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WAREHAM

Old-style library set to reel in readers, anglers

At the Spinney Memorial Library, patrons don’t need to sign books out. All donations are welcome to add to the growing collection. At the Spinney Memorial Library, patrons don’t need to sign books out. All donations are welcome to add to the growing collection. (John Tlumacki/Globe Staff)
By Christine Legere
Globe Correspondent / June 19, 2011

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WAREHAM — After shutting its doors some 65 years ago, the Spinney Memorial Library is set to reopen in a couple of weeks, offering summer and year-round residents Internet access and books on just about every subject imaginable.

The fully refurbished Victorian cottage, which now sports a sizable addition, will initially operate just as its pre-World War II predecessor did: as a book swap, maintained by the nonprofit Friends of the Wareham Free Library and staffed by volunteers.

Patrons will be on the honor system, with no sign-out of materials required. The expectation is that patrons will add some of their own books to the collection when they return with what they’ve borrowed.

Reading material isn’t all that will be available at the Spinney. The library will lend out fishing rods, and bait can be purchased at a hardware shop just around the corner. While such items may not be standard fare at most libraries, there are plenty of places to use fishing gear in this Onset section of town.

“It’ll be great for people who have come to visit for two or three days,’’ said Sandra Wheeler, a Friend of the Wareham Free Library and chairwoman of the fund-raising committee for the Spinney project.

The Spinney building was constructed in 1895 and operated as a small private library for its surrounding neighborhood until the mid-1940s.

“Once World War II started, people sent their books overseas to the soldiers instead of donating them to the library,’’ said Priscilla Porter, a member of the Friends of the Wareham Free Library and chairwoman of the Spinney Building Committee. After it closed as a library, the building served as a meeting spot for local civic groups, most recently the Girl Scouts.

The Friends group was offered free use of the cottage in 2005 by Spinney Inc. because that private group could no longer maintain the slowly deteriorating building.

“It was in poor condition when we got it, with aluminum siding and windows,’’ Porter said. Those have since been replaced with clapboard and wood frames more in period with the original exterior. Up to four layers of carpeting covering the interior floors had to be torn up.

The major restoration work began with the crumbling foundation. The building had to be hoisted up so the cement could be replaced. “The architect commented that he was amazed the building was still standing,’’ Porter said.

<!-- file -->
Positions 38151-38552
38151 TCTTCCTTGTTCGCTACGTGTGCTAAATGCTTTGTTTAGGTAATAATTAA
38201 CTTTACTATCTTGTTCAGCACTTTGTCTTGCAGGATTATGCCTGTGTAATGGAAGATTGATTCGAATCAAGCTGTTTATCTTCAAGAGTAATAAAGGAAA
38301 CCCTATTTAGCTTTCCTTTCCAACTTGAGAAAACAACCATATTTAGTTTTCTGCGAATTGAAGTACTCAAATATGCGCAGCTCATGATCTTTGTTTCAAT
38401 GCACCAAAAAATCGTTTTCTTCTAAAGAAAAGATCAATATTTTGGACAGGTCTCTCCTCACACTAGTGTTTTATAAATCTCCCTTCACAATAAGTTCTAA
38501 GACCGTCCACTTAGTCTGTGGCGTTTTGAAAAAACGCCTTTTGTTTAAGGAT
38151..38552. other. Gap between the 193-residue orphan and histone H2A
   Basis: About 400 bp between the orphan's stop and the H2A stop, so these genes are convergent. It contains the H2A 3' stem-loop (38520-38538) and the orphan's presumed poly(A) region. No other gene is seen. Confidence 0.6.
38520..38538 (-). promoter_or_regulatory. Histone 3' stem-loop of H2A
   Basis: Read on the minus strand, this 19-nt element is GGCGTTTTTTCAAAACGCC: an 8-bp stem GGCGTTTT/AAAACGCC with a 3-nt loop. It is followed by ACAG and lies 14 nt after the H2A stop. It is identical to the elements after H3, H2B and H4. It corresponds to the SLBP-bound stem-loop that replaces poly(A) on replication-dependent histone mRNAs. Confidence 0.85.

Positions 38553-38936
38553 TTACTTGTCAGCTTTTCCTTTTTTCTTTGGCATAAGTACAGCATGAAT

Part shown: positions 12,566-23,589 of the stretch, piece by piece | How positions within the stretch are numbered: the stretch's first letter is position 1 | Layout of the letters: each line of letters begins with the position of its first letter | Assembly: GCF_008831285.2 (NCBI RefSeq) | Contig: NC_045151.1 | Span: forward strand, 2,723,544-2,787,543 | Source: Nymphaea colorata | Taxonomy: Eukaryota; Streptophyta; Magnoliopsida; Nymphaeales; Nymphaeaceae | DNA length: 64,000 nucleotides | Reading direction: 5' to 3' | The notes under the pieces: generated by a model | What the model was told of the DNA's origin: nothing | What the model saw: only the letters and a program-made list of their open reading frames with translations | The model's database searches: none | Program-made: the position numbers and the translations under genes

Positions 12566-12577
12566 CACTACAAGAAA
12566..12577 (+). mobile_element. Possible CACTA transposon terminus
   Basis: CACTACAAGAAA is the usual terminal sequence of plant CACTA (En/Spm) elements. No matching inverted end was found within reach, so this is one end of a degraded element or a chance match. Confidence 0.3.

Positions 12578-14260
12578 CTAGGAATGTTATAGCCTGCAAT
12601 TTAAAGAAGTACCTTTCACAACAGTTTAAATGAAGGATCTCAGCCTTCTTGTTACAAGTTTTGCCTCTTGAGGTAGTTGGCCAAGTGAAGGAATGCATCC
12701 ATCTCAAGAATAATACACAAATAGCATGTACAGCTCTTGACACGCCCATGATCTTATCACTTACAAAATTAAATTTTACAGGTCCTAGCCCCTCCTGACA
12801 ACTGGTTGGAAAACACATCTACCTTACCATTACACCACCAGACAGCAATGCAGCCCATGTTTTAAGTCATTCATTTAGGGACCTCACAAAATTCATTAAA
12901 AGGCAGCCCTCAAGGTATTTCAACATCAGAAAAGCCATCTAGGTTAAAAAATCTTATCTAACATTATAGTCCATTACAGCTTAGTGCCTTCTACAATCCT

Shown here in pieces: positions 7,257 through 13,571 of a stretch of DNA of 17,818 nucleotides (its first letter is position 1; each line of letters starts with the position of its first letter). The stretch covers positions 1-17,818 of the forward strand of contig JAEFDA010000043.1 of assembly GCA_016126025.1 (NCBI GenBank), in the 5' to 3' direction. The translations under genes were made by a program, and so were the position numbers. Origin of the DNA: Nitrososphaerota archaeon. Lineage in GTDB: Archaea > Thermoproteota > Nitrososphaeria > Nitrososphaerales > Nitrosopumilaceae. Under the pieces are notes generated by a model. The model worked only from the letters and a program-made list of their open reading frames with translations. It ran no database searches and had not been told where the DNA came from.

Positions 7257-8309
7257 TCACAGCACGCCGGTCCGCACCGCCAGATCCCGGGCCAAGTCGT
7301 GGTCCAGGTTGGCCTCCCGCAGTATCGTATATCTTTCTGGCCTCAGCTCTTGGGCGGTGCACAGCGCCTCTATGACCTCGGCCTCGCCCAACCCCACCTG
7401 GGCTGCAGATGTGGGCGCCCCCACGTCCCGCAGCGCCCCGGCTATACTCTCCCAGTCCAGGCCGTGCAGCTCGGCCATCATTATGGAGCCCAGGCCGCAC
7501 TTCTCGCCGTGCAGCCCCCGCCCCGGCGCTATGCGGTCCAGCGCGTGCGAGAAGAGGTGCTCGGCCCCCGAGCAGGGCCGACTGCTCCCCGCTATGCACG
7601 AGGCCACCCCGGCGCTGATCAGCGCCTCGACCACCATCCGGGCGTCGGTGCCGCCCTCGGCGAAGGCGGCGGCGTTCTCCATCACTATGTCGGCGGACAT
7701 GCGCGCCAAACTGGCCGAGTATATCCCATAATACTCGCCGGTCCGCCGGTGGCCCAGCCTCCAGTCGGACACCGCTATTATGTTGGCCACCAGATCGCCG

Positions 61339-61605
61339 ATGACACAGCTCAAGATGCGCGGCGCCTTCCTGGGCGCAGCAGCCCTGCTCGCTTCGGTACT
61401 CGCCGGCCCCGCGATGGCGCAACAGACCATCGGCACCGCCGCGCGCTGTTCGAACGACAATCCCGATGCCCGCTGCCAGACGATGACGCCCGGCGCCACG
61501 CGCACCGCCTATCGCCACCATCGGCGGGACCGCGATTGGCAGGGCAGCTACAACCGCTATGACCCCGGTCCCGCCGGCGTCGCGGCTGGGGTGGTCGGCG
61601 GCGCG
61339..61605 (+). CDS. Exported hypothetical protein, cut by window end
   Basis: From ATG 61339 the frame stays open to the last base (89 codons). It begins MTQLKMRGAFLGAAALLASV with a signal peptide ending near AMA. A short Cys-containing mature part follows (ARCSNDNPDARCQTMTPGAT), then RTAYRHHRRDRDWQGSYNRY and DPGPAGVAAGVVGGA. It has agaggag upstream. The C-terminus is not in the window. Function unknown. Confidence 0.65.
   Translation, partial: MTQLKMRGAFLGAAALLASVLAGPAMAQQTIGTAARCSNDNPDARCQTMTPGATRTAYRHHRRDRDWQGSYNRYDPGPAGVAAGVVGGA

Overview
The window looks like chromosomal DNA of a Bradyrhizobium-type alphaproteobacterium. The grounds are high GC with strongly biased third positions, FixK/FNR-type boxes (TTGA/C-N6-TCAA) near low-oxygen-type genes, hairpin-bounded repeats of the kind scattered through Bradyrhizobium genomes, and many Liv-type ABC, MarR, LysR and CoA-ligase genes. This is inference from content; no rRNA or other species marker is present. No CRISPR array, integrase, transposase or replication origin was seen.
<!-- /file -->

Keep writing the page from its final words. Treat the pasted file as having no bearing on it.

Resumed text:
The $550,000 restoration and expansion of the Onset Avenue cottage, which now contains 1,900 square feet of space, was paid through large business donations, along with proceeds from lobster boils, ice cream socials, memorial brick and T-shirt sales, and other money-raising ventures.

Wareham’s Community Preservation Fund put $100,000 toward the conversion of the original Spinney building into a meeting room. The addition, paid for with other funds, contains offices and a large room with five Internet-wired computers and the book collection. The entire facility is handicapped-accessible.

One of the most enjoyable tasks for the Friends was the selection of the interior color, a tint called clamshell, set off with white woodwork and a white beadboard ceiling. “We all went to Home Depot and got a bunch of colors in sample jars and painted them on the wall,’’ said Winna Dean. Clamshell was the clear winner — “because it makes you smile,’’ Porter said.

The Friends say the Spinney project has been a long haul, begun more than five years ago. “I thought we were going to die of old age before this was finished,’’ joked Wheeler. To date, the group has raised about $750,000. Public reaction has been enthusiastic, Wheeler said. “The community spirit is phenomenal.’’

One of the few tasks remaining is landscaping, and Wheeler said the Friends have scheduled a lobster boil for June 26 to offset the cost. “We’re planning to plant wildflowers instead of lawn,’’ Wheeler said. “We’re thinking of a butterfly garden, with some reference books to go along with it.’’

One recent Saturday, Wheeler and other Friends assembled shelves and loaded on books, while Spinney’s doors opened for a few hours to accept donations of reading material. Two summer neighbors, Mary Ann Mannetta and Pam Blaquiere, dropped by to donate a few bags of books and to check out the addition to their neighborhood. “We’re thrilled that we can now walk to the library,’’ Blaquiere said.

The Friends will run the Spinney Memorial Library until next spring, when they plan to ask the town to take ownership of the building at annual Town Meeting and make it a branch of the Wareham Free Library. Friends argue that the move would bolster the number of business hours the public library offers, and would help the library maintain certification with the Massachusetts Board of Library Commissioners.

Christine Legere can be reached at christinelegere@yahoo.com.